The contraindications deal with the delivery and cementation when there is inadequate tooth structure for resistance and retention form. With conservative clinical preparation, dentin bonding and total etching increase the retention of the restorative materials. It is not possible to etch zirconium or PFM to gain the same micro-mechanical retentive quality seen with an all-ceramic restoration, although there is great promise with the addition of zirconium primers, which are helping to increase the bond strength of zirconium and metal to tooth structure. The author generally draws the line at a preparation height of 3 mm or higher. If the height from the exit of the gingiva to the top of the preparation (axial height) is shorter than 3 mm, it is preferable to use total etch and dentin bonding to gain additional retention and restore the tooth. (The limit is 2.5 mm of axial height remaining.)
A range of materials is available, beginning on the laboratory end at the material from which the metal substructure is made. That metal substructure could be a non-precious metal, semi-precious metal, noble metal, or high noble metal. Higher noble metals with a higher gold content are more expensive, and non-precious metals are less costly. The cost of the fabrication for the PFM restoration is a factor of the metal used and the time ceramists need to build or stack porcelain on top of that metal. Zirconium restorations are more expensive than traditional non-precious or semi-precious metal or PFM restorations because of the CAD-CAM technology and the labor needed for milling. Once the zirconium or PFM understructure has been fabricated, the process of stacking the porcelain is virtually the same. Although many material options are available when ordering the standard PFM restoration, price and the specific laboratory used dictate many of the material choices.
Another PFM substructure with which dentists have considerable clinical experience is Captek (Precious Chemicals Company, Altamonte Springs, Florida). Captek composite metal is a combination of platinum, palladium, and gold. No oxide layer is needed for bonding to block out the metal. Captek offers several advantages over conventional PFM substrates such as a thinner, warmer substructure that has been shown to be more biologically compatible in the gingival sulcus.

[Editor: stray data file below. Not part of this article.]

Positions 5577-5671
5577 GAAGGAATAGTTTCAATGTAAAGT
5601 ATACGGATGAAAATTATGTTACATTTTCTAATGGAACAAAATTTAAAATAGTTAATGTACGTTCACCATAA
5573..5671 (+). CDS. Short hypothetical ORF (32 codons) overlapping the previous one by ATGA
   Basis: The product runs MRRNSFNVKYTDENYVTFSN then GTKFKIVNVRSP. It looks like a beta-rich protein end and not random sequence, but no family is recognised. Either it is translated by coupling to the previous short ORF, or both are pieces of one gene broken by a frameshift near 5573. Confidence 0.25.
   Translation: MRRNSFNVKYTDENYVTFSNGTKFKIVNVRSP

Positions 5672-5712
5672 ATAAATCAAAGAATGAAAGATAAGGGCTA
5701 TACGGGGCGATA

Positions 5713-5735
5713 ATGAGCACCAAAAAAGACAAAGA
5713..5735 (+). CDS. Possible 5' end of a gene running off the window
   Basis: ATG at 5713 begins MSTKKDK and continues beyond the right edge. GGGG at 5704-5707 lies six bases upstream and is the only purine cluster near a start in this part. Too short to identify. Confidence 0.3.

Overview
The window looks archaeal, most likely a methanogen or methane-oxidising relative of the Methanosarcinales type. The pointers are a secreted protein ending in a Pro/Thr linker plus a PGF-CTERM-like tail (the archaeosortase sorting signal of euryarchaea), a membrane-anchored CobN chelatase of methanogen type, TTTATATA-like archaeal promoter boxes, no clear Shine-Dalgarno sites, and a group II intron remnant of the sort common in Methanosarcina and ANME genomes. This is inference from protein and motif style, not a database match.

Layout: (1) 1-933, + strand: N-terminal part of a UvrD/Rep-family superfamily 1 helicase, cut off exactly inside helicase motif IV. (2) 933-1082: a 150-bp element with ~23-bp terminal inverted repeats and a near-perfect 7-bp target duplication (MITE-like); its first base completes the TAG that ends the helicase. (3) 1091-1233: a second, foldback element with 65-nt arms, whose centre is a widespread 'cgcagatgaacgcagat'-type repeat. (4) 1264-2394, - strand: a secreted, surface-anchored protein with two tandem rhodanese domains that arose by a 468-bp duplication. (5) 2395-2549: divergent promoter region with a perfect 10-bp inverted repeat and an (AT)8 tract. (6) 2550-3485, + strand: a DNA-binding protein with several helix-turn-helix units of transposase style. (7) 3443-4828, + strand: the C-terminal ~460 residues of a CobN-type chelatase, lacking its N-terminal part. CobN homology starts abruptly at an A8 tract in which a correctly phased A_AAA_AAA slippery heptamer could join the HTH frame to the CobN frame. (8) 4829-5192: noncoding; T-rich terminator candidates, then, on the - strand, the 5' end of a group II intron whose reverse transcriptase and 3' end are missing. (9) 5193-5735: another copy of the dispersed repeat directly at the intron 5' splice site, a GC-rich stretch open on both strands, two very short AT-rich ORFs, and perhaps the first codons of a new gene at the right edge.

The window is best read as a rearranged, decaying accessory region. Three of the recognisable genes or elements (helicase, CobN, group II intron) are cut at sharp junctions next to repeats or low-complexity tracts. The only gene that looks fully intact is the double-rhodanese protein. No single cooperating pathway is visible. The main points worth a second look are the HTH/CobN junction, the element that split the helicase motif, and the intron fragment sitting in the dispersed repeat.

In general, with PFM the metal substructure is dark and will not allow light transposition through it. Often it is difficult for the laboratory to create a cervical third of the restoration at a high enough value. When a brighter shade or higher value than A2 is needed, the technician faces the challenge of masking the low value of the metal without having the crown look too opaque or masking the gingival margins when light does not penetrate the metal substructure and illuminate the root. The marginal areas around PFM restorations create dark lines at the gingival area. For crowns in anterior areas and with patients who have high smile lines, this could be an esthetic problem.
Alumina and zirconium both have the advantage of being a substructure that is more tooth colored or lighter than the metal counterparts. Therefore the porcelain layered on top of it has less trouble blocking out the underneath color. These restorations tend to be more translucent and more lifelike and have less of a problem with dark lines at the gingival areas because of the lack of metal in the restoration.